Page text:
Aspen opened the southern hemisphere’s largest general anaesthetics manufacturing line, adding production at the South African plant where it fills and packages the Johnson & Johnson Covid-19 vaccine.
The extension will see products generating R8 billion a year relocated to the coastal town of Gqeberha from Europe, Chief Executive Officer Stephen Saad told reporters at the site on Monday.
Aspen shifted the production of drugs for late-stage cancer, Parkinson’s disease and some auto-immune illnesses to the factory in 2018. Last year it started making the J&J shot there.
“This facility will help ensure no African is ever denied these treatments like anaesthetics and vaccines again,” Saad said. “We thank J&J for giving us the capability to create our own manufacturing facilities. So we’ve been able to produce vaccines in Africa and now to also bring anaesthetics home.”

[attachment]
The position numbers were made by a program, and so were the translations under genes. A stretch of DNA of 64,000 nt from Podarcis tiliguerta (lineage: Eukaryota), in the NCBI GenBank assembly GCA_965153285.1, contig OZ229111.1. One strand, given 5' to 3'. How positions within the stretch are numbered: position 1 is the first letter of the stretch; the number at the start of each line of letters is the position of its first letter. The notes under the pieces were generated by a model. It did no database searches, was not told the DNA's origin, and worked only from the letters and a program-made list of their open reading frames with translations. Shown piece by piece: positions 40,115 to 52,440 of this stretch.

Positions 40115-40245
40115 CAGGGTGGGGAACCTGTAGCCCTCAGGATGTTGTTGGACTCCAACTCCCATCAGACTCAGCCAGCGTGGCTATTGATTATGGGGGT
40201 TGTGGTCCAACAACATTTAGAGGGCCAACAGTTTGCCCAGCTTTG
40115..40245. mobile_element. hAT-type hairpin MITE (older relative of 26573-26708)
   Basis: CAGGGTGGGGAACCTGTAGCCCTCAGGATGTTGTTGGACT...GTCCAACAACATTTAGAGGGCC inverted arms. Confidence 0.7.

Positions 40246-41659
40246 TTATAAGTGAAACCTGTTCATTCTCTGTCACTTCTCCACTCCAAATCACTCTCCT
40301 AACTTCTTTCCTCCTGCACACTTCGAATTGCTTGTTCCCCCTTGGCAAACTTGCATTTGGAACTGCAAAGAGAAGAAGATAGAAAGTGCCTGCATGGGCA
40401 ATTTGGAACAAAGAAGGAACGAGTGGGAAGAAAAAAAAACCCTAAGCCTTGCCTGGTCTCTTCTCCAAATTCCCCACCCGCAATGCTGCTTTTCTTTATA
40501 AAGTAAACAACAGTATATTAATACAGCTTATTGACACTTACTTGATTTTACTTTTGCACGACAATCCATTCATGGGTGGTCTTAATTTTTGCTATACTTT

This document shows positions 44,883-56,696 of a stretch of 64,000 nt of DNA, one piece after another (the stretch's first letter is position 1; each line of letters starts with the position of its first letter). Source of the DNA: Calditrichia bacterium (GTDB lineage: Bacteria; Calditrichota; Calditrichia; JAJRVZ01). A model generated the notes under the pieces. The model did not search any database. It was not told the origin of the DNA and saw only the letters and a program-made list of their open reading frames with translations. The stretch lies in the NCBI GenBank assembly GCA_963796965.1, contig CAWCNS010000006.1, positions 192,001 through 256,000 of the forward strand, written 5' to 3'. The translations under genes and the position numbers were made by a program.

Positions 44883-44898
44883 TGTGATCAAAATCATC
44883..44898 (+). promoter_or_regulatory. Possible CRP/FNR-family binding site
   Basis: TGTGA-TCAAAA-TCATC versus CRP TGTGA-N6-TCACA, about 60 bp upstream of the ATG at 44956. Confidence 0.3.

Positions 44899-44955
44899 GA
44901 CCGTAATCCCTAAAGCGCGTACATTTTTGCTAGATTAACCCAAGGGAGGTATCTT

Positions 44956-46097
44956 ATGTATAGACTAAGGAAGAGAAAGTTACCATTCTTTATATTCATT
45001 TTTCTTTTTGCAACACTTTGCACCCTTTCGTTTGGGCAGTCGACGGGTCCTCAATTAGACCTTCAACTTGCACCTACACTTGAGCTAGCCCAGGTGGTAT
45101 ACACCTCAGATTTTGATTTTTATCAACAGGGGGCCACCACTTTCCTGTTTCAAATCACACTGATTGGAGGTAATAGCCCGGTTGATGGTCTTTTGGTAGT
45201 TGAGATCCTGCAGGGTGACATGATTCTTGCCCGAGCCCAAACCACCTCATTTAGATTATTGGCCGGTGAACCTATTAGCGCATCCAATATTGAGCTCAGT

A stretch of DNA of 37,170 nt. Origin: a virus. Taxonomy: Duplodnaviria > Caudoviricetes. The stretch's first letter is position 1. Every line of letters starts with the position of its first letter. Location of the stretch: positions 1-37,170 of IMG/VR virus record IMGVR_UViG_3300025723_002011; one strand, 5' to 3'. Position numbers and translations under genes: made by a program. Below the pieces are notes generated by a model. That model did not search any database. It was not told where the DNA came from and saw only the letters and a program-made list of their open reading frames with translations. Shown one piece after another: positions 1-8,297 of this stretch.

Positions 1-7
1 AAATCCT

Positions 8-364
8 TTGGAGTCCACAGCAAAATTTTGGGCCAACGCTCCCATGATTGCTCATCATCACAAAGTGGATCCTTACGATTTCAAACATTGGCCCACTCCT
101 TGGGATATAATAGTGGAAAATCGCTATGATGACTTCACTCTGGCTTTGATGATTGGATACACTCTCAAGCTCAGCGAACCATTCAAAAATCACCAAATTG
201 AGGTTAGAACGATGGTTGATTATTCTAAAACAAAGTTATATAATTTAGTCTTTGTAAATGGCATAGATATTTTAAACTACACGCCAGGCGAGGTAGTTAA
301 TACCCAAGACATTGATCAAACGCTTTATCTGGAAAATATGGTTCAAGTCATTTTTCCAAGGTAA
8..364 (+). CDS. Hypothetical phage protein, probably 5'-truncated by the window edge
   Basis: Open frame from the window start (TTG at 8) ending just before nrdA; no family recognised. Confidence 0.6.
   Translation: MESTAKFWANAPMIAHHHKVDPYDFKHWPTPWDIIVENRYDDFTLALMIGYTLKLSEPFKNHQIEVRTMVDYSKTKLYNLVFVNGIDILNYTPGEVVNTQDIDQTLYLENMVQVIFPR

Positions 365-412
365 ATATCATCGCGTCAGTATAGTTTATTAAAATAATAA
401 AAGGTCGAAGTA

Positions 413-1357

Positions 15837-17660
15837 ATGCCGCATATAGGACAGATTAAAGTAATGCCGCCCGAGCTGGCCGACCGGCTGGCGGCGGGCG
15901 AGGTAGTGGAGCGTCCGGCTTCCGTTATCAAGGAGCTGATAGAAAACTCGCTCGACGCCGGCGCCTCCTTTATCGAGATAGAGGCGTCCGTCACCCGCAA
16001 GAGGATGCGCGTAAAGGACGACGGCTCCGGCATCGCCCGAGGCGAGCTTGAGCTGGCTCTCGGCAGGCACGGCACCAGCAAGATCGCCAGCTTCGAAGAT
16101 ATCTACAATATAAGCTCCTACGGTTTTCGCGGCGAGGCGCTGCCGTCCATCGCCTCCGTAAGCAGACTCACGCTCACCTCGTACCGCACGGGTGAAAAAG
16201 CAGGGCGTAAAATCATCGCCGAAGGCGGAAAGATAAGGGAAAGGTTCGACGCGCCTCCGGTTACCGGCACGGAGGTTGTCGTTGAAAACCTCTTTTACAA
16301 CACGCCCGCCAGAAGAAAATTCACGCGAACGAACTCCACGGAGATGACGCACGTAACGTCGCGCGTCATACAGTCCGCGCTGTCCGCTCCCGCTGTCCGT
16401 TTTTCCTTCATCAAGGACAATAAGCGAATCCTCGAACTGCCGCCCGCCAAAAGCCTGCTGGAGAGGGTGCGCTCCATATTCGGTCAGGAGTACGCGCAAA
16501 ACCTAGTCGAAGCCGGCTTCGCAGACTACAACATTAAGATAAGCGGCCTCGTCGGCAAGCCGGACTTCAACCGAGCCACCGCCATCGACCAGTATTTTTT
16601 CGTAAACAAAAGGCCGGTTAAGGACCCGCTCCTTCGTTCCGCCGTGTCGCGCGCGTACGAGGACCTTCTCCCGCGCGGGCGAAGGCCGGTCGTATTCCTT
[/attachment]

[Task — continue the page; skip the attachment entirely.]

Durban, South Africa-based Aspen has switched focus to producing so-called steriles such as anaesthetics rather than lower-value generic medicines, paving the way for a push into vaccines. The group is in talks with J&J about gaining a license to fully manufacture the coronavirus dose.
Aspen has received two unsolicited offers for its active pharmaceutical ingredient business and has started a process aimed at evaluating proposals for the unit. The approaches are for operations almost exclusively in Europe and make both chemicals and the anticoagulant drug heparin. The company has already sold most of its other heparin interests, part of a recent slimming down effort to reduce debt.